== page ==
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Is $\neg (((p \land q) \lor r) \land s)$ equivalent to $((\neg p \lor \neg q) \land \neg r) \lor \neg s$?

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I think you can factorize it in the brackets first, and use the easy DeMorgan's Law a few times. –  rhenskyyy Apr 28 '12 at 3:32
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$p\land q\lor r\land s$ is ambiguous. Does it mean $(p\land q)\lor(r\land s)$, or does it mean $((p\land q)\lor r)\land s$, or some other combination? (Note the two are not equivalent; $(p\land q)\lor (r\land s)$ is true if $p$ and $q$ are true and $r$ and $s$ are false, but $((p\land q)\lor r)\land s$ is false if $s$ is false). Express it clearly first, and figure out which connective is at the "top level". –  Arturo Magidin Apr 28 '12 at 3:33
    
In short: what precedence rules are you using? –  J. M. Apr 28 '12 at 3:37
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@JohnHoffman: With the parenthesization that I think you had in mind, your calculation is correct. However, the reader should not be put into the position of having to guess where the missing parentheses are intended to be, unless there are long-established conventions. –  André Nicolas Apr 28 '12 at 3:37
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The short answer: Yes, you can use DeMorgan's law to expand a long sequence; this is easy to verify if they are all $\land$s or all $\lor$s. For other combinations, you have to be a bit careful on how you associate on either side (making sure the associations are compatible). –  Arturo Magidin Apr 28 '12 at 3:59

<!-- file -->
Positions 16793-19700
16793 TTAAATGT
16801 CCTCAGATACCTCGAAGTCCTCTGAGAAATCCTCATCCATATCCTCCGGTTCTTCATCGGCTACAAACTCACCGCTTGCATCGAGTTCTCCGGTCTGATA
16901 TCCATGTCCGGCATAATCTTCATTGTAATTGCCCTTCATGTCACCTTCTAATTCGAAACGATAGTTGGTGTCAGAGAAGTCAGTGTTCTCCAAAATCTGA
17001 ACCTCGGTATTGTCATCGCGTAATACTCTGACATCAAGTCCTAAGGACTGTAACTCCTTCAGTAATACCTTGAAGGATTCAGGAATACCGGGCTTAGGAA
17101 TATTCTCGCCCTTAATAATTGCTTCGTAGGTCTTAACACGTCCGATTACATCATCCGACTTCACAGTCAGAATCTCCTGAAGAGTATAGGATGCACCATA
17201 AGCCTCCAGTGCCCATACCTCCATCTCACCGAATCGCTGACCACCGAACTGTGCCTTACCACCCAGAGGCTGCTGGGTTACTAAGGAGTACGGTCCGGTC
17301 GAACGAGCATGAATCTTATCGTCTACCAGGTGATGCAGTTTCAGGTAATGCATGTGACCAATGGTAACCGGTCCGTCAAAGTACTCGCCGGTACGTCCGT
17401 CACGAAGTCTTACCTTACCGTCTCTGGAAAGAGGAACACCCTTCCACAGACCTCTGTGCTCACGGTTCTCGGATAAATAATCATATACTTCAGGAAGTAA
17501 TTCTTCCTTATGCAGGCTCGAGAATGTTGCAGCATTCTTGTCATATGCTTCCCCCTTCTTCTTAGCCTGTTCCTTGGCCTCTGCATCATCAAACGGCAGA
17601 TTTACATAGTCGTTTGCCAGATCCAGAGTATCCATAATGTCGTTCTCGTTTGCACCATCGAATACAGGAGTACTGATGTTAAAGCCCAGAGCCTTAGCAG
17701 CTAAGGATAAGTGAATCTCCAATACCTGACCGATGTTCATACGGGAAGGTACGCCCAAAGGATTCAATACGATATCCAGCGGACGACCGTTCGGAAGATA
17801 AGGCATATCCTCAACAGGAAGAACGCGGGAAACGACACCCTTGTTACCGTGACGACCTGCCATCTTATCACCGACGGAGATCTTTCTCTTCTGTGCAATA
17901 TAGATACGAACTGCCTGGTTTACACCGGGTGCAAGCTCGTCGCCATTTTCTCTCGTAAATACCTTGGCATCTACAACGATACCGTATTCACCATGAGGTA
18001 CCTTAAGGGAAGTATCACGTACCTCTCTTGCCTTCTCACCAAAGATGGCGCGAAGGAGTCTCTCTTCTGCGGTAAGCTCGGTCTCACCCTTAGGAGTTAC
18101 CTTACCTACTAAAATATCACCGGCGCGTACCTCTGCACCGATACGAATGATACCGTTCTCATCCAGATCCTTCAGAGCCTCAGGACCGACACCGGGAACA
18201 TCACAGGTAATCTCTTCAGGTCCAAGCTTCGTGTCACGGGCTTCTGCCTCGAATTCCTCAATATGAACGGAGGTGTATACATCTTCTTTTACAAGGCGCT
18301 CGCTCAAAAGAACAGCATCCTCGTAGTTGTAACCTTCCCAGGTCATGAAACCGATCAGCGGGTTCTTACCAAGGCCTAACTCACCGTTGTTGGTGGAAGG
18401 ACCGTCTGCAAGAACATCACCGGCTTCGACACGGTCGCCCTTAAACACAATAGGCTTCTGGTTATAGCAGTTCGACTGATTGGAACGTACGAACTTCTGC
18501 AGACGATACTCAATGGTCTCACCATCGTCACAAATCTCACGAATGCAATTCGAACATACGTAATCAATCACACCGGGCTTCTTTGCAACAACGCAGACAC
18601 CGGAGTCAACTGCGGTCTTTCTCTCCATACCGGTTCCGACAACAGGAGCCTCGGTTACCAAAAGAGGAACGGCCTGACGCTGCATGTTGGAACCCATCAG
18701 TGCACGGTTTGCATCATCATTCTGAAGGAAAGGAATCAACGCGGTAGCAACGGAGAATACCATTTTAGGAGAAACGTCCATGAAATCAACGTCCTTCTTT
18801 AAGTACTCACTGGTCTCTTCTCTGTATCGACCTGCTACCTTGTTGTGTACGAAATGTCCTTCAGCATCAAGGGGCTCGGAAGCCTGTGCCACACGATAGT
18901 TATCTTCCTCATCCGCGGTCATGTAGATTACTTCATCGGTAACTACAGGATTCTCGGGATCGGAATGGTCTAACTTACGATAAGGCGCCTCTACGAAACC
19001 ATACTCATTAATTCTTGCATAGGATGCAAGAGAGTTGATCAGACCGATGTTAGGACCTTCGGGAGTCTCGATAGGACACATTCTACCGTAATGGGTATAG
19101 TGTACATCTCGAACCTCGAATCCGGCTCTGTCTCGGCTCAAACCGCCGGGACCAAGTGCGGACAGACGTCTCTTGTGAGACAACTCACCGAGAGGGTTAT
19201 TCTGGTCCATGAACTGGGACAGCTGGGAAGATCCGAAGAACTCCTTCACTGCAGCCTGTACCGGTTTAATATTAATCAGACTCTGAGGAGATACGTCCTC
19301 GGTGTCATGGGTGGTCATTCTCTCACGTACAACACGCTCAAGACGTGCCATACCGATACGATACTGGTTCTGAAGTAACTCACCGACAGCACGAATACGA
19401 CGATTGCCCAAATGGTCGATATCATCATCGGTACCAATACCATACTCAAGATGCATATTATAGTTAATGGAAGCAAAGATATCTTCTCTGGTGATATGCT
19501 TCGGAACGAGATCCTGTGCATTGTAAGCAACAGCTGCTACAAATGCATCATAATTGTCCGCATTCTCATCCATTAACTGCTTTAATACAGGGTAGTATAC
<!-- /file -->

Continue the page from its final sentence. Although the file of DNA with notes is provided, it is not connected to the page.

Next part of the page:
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Yes. I think you could prove this by induction. You might also note that once your fully parenthesize the intended formula, if you do things step by step, the negation moves to the parentheses first if any exist, and then moves to the letters and switches just one operation from AND to OR or the other way around. You could also note that negation consists of an isomorphism between ({T, F}, AND) and ({T, F}, AND') where " AND' " indicates OR, which implies that as long as you switch all values for the variables accordingly, and switch the first operation with its correlate OR, any given formula will behave exactly the same once the first operation has gotten rewritten as the second. Negation ensures that you've switched all values accordingly, so you can use De Morgan's laws this way.

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